Pets are not just for holidays. Pets are a lifetime commitment, not just for the month that they are received. Getting a pet or adding an additional one to your household is a highly personal decision; one not to be taken lightly nor on the last minute shopping frenzy just because those puppies in front of the supermarket were so cute. Just as you wouldn’t let someone pick a best friend or spouse for you, be respectful and not pick a family pet for someone without the input of all the family members involved. Does the receiver have time for proper care (usually involving grooming, play, exercise, training, medical care) and enough finances to do it properly? Most people do understand that animals need proper physical care but animals also need proper mental care as well. Dogs need daily mental stimulation that comes in the form of play, training and socialization. Cats, as well, need daily play and socialization. All of these things spell out time and money. Pets are great if you truly know what you are getting into. Pets do enrich and enhance our lives, there is no doubt! Scientific studies have shown how just petting a furry, four-legged critter can lower our blood pressure and respiration rate. Caring for one can help abate depression and gets us out to exercise and meet other people. Ask the receiver first before making a plan to give a pet as a gift. Just because someone finds a puppy cute doesn’t mean that they want to care for an adult dog for its lifetime. An animal is going to be an adult for a much longer time than a baby, so give a stuffed animal if the receiver wants small, cute, and cuddly and no mess. And let’s talk about children. They mean well, they beg, plead and cajole. They look at you with those big innocent eyes with the adage, “I will take care of it, really I will! You won’t even know that it’s here!” Pets are a huge responsibility even for an adult. Unless your child has demonstrated exceptional maturity and responsibility, remember that you, the parent, are the real caregiver for an animal brought into your family. Animals who become homeless just because little Johnny lost interest or didn’t live up to his agreement with you in caring for his pets are commonplace in many shelters around the country. Don’t add to these statistics. You, the parent, must want and accept ultimate responsibility for any animal brought into your home no matter how many promises little Susie has made to you.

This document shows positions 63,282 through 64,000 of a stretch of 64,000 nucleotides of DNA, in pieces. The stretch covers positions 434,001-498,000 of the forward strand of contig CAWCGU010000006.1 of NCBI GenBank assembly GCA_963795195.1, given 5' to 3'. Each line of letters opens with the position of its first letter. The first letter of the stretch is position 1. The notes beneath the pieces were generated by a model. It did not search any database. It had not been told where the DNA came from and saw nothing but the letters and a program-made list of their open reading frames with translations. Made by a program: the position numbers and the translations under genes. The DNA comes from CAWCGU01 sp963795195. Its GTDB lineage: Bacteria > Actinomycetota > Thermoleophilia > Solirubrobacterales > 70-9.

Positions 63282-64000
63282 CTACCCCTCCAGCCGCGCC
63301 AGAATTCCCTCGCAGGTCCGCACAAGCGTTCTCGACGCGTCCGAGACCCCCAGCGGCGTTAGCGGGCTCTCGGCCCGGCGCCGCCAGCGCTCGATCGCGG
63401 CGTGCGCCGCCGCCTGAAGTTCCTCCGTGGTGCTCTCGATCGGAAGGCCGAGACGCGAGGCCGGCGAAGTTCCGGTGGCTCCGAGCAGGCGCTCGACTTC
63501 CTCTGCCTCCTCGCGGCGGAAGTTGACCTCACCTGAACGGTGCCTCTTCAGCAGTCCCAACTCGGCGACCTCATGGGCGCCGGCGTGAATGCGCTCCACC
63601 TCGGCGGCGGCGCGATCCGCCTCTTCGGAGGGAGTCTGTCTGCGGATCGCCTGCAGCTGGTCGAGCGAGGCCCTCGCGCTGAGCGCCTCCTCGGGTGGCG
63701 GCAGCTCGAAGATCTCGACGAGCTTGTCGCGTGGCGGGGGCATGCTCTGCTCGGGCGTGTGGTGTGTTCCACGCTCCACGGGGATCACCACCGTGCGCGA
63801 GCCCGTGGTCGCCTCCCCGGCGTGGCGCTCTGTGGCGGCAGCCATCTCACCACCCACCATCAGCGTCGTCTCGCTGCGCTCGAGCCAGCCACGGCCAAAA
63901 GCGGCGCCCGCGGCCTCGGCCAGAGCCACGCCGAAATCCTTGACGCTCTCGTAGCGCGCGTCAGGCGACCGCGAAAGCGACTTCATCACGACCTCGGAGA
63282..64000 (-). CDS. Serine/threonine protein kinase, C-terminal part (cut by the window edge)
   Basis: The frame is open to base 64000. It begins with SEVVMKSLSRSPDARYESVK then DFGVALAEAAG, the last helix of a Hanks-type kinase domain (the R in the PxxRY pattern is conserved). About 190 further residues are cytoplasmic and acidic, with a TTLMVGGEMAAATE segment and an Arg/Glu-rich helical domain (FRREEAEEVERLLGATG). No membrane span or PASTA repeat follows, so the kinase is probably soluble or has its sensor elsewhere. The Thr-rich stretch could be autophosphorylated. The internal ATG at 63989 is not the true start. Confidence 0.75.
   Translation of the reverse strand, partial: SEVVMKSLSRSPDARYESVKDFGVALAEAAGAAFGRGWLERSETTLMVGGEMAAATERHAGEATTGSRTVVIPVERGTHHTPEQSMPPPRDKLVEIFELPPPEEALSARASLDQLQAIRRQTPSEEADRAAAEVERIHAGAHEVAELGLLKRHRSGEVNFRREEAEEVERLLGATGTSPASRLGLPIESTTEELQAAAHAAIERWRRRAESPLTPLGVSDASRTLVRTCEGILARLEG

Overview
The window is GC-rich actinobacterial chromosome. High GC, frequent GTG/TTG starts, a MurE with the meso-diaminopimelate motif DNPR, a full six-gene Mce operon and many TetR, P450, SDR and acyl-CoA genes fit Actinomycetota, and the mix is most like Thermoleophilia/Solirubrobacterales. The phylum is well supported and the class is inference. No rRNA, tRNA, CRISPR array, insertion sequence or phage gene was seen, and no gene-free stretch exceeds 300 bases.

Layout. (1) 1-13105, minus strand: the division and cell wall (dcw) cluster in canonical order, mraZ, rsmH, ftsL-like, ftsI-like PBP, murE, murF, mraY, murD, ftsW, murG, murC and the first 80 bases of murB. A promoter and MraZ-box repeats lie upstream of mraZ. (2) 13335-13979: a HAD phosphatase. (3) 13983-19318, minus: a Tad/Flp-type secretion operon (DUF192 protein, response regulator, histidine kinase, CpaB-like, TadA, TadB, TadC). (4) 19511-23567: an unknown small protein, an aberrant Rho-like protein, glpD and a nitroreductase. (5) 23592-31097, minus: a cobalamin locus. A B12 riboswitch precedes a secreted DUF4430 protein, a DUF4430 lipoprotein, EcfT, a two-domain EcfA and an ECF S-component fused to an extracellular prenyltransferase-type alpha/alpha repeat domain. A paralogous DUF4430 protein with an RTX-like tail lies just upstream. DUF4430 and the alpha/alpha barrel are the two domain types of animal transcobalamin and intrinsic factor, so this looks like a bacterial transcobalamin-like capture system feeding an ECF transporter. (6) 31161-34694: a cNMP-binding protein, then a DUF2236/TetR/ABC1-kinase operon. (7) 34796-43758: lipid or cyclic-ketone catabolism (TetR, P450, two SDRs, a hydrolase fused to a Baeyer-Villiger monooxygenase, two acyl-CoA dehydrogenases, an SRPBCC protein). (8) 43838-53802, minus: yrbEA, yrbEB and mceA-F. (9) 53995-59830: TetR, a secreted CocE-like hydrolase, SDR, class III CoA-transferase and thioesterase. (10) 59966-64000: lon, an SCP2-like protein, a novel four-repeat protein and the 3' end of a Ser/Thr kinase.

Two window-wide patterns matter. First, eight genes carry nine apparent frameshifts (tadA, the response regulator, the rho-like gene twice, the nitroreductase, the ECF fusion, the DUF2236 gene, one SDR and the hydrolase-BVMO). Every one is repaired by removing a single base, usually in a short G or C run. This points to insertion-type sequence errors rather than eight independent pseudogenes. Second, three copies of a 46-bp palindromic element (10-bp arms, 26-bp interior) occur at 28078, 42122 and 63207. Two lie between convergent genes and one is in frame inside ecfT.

Try these ideas instead:
- Wrap a toy or pet item as the gift.
- Give a book on pets instead, preferably on choosing a pet.
- Give a Humane Society Gift Certificate and let them choose their own pet.